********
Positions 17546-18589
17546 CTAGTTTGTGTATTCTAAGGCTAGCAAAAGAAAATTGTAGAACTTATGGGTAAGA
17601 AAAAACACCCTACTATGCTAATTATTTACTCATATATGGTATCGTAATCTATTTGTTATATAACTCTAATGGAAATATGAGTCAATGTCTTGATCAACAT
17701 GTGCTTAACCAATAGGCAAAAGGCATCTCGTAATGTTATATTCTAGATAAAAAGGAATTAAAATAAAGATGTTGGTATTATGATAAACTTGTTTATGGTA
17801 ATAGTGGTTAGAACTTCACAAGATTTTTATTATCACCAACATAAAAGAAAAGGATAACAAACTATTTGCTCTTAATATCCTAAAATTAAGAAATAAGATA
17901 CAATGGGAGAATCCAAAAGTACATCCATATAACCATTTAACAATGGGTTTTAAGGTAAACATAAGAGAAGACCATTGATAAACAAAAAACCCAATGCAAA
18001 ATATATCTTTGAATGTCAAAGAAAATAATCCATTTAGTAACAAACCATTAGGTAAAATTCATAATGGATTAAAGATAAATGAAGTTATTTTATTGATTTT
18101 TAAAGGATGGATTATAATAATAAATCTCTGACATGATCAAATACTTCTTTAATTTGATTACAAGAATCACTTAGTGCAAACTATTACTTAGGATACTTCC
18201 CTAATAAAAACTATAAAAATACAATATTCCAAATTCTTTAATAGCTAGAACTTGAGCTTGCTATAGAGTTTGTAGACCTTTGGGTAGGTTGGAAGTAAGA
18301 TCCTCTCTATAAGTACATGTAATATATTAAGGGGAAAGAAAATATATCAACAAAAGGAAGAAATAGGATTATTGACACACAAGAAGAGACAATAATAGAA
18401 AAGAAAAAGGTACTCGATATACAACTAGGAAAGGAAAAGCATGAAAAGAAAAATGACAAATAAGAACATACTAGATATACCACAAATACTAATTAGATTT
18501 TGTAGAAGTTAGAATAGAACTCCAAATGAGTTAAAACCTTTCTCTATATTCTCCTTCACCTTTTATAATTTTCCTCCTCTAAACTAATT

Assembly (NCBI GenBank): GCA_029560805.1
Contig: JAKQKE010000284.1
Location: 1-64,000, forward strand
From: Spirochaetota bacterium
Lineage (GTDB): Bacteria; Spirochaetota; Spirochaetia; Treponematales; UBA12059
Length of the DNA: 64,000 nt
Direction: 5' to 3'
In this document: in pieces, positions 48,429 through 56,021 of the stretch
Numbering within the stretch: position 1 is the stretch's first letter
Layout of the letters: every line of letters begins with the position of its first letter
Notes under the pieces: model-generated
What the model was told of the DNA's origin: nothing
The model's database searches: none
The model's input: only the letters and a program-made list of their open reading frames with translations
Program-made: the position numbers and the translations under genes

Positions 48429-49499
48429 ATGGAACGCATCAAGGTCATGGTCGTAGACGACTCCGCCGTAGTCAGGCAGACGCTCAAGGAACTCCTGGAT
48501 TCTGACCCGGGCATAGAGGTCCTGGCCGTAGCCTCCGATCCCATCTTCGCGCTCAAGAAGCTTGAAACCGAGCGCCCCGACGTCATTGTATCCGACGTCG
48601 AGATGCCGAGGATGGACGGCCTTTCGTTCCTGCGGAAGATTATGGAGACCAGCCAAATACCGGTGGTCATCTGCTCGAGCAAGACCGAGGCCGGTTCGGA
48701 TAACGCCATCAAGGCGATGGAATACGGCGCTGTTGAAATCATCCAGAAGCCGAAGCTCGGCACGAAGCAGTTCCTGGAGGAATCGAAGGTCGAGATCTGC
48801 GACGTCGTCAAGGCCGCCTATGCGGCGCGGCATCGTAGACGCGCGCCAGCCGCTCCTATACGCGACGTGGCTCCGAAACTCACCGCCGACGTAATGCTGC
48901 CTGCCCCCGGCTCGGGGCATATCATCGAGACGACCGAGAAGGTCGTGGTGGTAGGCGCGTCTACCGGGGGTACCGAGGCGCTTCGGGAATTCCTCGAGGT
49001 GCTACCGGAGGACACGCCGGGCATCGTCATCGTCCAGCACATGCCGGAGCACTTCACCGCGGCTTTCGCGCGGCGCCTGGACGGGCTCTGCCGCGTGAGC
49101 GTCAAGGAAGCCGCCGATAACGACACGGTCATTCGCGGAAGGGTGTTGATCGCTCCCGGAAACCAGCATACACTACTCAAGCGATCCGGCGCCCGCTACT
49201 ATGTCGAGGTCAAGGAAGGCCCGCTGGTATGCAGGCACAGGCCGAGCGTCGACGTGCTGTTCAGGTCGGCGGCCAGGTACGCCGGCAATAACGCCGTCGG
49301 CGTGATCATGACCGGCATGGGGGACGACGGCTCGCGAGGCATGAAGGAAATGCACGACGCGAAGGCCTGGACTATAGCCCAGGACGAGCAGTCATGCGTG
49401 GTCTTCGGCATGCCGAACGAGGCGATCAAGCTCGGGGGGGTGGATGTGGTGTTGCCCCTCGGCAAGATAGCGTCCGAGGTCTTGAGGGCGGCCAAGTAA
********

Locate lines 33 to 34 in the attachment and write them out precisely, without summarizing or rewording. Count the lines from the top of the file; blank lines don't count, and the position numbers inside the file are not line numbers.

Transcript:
48801 GACGTCGTCAAGGCCGCCTATGCGGCGCGGCATCGTAGACGCGCGCCAGCCGCTCCTATACGCGACGTGGCTCCGAAACTCACCGCCGACGTAATGCTGC
48901 CTGCCCCCGGCTCGGGGCATATCATCGAGACGACCGAGAAGGTCGTGGTGGTAGGCGCGTCTACCGGGGGTACCGAGGCGCTTCGGGAATTCCTCGAGGT